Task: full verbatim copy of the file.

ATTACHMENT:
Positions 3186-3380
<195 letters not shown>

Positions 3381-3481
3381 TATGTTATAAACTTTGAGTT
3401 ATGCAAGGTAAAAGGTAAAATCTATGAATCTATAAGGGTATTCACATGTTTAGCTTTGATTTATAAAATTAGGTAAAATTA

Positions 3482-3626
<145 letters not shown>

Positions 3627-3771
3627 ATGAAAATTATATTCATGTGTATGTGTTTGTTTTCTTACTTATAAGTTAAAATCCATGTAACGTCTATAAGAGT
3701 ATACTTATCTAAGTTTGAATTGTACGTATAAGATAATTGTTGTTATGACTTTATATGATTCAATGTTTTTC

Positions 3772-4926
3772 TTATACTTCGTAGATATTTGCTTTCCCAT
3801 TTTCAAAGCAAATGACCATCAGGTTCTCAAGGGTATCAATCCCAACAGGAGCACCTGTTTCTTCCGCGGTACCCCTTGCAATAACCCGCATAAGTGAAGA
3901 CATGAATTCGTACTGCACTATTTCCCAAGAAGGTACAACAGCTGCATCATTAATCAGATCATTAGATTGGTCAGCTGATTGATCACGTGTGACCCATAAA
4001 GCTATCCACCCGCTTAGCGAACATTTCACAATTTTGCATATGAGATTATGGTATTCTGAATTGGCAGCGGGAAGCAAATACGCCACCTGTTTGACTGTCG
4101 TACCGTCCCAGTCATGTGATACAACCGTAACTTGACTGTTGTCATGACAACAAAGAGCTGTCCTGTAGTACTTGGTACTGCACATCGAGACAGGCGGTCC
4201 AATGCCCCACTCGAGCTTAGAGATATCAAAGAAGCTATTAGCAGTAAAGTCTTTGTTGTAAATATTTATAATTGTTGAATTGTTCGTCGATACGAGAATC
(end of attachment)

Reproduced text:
Positions 3186-3380
<195 letters not shown>

Positions 3381-3481
3381 TATGTTATAAACTTTGAGTT
3401 ATGCAAGGTAAAAGGTAAAATCTATGAATCTATAAGGGTATTCACATGTTTAGCTTTGATTTATAAAATTAGGTAAAATTA

Positions 3482-3626
<145 letters not shown>

Positions 3627-3771
3627 ATGAAAATTATATTCATGTGTATGTGTTTGTTTTCTTACTTATAAGTTAAAATCCATGTAACGTCTATAAGAGT
3701 ATACTTATCTAAGTTTGAATTGTACGTATAAGATAATTGTTGTTATGACTTTATATGATTCAATGTTTTTC

Positions 3772-4926
3772 TTATACTTCGTAGATATTTGCTTTCCCAT
3801 TTTCAAAGCAAATGACCATCAGGTTCTCAAGGGTATCAATCCCAACAGGAGCACCTGTTTCTTCCGCGGTACCCCTTGCAATAACCCGCATAAGTGAAGA
3901 CATGAATTCGTACTGCACTATTTCCCAAGAAGGTACAACAGCTGCATCATTAATCAGATCATTAGATTGGTCAGCTGATTGATCACGTGTGACCCATAAA
4001 GCTATCCACCCGCTTAGCGAACATTTCACAATTTTGCATATGAGATTATGGTATTCTGAATTGGCAGCGGGAAGCAAATACGCCACCTGTTTGACTGTCG
4101 TACCGTCCCAGTCATGTGATACAACCGTAACTTGACTGTTGTCATGACAACAAAGAGCTGTCCTGTAGTACTTGGTACTGCACATCGAGACAGGCGGTCC
4201 AATGCCCCACTCGAGCTTAGAGATATCAAAGAAGCTATTAGCAGTAAAGTCTTTGTTGTAAATATTTATAATTGTTGAATTGTTCGTCGATACGAGAATC